430 F.2d 771 (8th Cir. 1970), 19980, Burns v. Swenson

Docket Nº19980, 19981, 20003, 20004.
Citation430 F.2d 771
Party NameRobert E. BURNS, Appellant, v. H.R. SWENSON, Warden of the Missouri State Penitentiary, Appellee. Robert E. BURNS, Appellant, v. H.R. SWENSON, Warden, and F.T. Wilkinson, Director, Appellees. Robert E. BURNS, Appellee, v. H.R. SWENSON, Warden of the Missouri State Penitentiary, Appellant. Robert E. BURNS, Appellee, v. H.R. SWENSON, Warden, and F.T.
Case DateAugust 31, 1970
CourtUnited States Courts of Appeals, Court of Appeals for the Eighth Circuit

Page 771

430 F.2d 771 (8th Cir. 1970)

Robert E. BURNS, Appellant,

v.

H.R. SWENSON, Warden of the Missouri State Penitentiary, Appellee.

Robert E. BURNS, Appellant,

v.

H.R. SWENSON, Warden, and F.T. Wilkinson, Director, Appellees.

Robert E. BURNS, Appellee,

v.

H.R. SWENSON, Warden of the Missouri State Penitentiary, Appellant.

Robert E. BURNS, Appellee,

v.

H.R. SWENSON, Warden, and F.T. Wilkinson, Director, Appellants.

Nos. 19980, 19981, 20003, 20004.

United States Court of Appeals, Eighth Circuit.

Aug. 31, 1970

Rehearing Denied Sept. 22, 1970.

Page 772

Alex Bartlett, of Hendren & Andrae, Jefferson City, Mo., for Robert E. Burns.

Howard L. McFadden, Gen. Counsel, State of Missouri, Dept. of Corrections, Jefferson City, Mo., for Harold R. Swenson.

John C. Danforth, Atty. Gen., State of Mo., Jefferson City, Mo., for defendants-appellants.

Before MATTHES, Chief Judge, HEANEY and BRIGHT, Circuit Judges.

MATTHES, Chief J.

These appeals and cross-appeals are from a final order entered on July 25,

Page 773

1969, by the United States District Court for the Western District of Missouri, Honorable John W. Oliver, in two consolidated civil rights actions brought under 42 U.S.C. § 1983 on March 10 and August 2, 1966, by Robert E. Burns, an inmate at the Missouri State Penitentiary in Jefferson City. The two suits were later consolidated with similar civil rights actions separately lodged by eight other inmates of the Penitentiary. For reasons not here pertinent, all cases involving inmates other than Burns were dismissed or otherwise disposed of prior to entry of the court's opinion and order of June 26, 1969, reported at 300 F.Supp. 759 (W.D.Mo.1969). 1

This litigation centered on alleged deficiencies, constitutional and otherwise, in the administration of the Penitentiary's condition of the prisoners' quarters, and the disciplinary, medical, and religious treatment accorded the inmates, with particular emphasis on the Maximum Security Unit of the Penitentiary in which all plaintiffs-inmates were celled at the consolidation of these suits. The district court appointed competent counsel to represent jointly all plaintiffs-inmates, held extensive conferences and hearings, took voluminous testimony from almost all parties concerned, including a recognized expert in penology. The judge personally inspected the prison facilities and the living conditions in the Maximum Security Unit. During the 3-year course of the proceedings, a new prison administration, composed of Fred T. Wilkinson, Director of Corrections, and Harold R. Swenson, Warden, was installed. The new Director and Warden undertook to implement certain institutional and procedural reforms at the Penitentiary and voluntarily granted portions of the relief requested in the several suits. The court issued an interim opinion and order of July 16, 1968, reported at 288 F.Supp. 4 (W.D.Mo.1968).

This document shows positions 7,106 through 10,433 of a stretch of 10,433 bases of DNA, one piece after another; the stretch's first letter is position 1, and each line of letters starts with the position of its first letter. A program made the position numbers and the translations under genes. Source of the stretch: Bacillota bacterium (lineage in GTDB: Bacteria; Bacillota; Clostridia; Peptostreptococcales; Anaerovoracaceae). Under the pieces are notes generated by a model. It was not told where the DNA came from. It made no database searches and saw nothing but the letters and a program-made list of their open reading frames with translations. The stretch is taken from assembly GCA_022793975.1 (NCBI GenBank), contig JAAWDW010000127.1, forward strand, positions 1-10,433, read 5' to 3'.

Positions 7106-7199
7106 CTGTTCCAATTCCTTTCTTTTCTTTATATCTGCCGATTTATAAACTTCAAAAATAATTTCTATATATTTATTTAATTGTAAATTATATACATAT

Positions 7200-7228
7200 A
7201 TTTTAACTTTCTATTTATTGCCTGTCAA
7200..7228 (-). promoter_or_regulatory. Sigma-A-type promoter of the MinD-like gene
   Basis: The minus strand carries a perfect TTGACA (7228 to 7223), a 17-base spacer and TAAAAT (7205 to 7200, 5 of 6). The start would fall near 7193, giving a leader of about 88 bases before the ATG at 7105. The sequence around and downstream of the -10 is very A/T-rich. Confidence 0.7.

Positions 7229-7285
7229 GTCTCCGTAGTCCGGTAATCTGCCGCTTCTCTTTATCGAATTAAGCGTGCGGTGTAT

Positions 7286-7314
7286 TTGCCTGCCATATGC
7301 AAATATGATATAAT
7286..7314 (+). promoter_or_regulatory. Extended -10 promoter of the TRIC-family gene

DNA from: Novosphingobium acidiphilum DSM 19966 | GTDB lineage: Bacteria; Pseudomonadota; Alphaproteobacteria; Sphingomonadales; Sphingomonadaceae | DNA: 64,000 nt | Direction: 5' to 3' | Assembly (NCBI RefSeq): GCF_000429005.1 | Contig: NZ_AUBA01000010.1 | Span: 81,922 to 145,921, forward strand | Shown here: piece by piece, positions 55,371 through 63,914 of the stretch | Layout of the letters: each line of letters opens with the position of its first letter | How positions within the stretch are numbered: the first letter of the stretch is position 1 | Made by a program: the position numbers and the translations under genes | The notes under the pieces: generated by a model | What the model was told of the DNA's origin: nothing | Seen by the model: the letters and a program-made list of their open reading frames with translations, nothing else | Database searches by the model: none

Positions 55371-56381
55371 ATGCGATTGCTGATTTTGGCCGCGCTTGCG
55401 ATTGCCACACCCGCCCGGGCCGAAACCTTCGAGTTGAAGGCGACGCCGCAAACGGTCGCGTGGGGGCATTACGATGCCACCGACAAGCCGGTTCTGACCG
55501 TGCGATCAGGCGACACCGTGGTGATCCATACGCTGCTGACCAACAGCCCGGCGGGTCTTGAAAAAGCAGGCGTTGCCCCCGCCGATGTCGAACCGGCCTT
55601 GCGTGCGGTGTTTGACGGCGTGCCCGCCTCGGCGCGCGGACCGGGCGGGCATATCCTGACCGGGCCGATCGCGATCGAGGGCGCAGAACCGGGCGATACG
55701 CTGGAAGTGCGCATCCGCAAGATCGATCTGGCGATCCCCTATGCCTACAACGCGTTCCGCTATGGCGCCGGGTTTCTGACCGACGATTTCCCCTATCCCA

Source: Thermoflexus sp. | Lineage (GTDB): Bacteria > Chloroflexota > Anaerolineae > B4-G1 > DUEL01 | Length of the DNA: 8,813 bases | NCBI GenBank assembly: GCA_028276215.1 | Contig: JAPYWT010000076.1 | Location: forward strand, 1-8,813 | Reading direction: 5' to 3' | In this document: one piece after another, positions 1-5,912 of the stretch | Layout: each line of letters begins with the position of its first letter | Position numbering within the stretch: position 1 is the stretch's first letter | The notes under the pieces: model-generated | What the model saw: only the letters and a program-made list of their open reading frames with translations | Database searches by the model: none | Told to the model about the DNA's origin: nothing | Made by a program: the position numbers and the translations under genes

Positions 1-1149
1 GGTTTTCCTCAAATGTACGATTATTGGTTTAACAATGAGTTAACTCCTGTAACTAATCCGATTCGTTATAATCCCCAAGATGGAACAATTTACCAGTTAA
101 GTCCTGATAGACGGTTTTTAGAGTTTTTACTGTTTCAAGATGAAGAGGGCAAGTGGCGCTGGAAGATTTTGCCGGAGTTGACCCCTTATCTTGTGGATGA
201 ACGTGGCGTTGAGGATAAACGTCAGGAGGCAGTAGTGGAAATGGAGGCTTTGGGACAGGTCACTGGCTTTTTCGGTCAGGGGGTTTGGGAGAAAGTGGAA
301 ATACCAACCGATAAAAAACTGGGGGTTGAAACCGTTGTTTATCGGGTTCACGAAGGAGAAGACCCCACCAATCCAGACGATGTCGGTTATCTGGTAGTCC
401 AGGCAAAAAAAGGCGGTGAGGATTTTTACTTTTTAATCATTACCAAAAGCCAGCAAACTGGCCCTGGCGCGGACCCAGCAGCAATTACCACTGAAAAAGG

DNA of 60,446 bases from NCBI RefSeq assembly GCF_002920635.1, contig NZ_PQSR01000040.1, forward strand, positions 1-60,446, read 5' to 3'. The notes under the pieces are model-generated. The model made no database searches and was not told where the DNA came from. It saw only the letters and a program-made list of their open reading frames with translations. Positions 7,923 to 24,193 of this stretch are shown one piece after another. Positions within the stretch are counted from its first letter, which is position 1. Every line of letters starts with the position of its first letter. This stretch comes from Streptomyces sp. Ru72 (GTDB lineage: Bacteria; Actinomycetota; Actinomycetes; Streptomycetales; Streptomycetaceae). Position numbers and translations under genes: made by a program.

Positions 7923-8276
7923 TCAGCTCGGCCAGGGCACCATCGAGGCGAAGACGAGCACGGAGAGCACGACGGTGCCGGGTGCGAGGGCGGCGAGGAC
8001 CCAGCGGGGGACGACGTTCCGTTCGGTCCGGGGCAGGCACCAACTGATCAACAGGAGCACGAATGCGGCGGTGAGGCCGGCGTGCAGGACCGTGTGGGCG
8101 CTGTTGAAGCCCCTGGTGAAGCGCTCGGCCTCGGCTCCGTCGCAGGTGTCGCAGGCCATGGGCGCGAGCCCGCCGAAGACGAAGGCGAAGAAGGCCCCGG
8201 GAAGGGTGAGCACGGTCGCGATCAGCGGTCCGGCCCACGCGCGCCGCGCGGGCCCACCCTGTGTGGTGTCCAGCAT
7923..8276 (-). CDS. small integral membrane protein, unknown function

Culminating the lengthy controversy is the district court's order of June 26, 1969, granting Burns the following equitable relief: (1) Defendant-prison officials were directed to make appropriate entries in the penitentiary records to indicate that the holding of Burns in Maximum Security Unit was "legally improper," and that such entries be made in a manner particularly to so advise the state Board of Probation and Parole, and (2) Burns was to be permitted to correspond with the American Civil Liberties Union (ACLU) concerning the instant or any other case in any court. 300 F.Supp. at pp. 764-765. All other claims for relief were denied. 2 Burns has appealed the denial of his request for additional equitable relief, while Director Wilkinson and Warden Swenson claim on cross-appeals that the relief actually granted is excessive and unwarranted.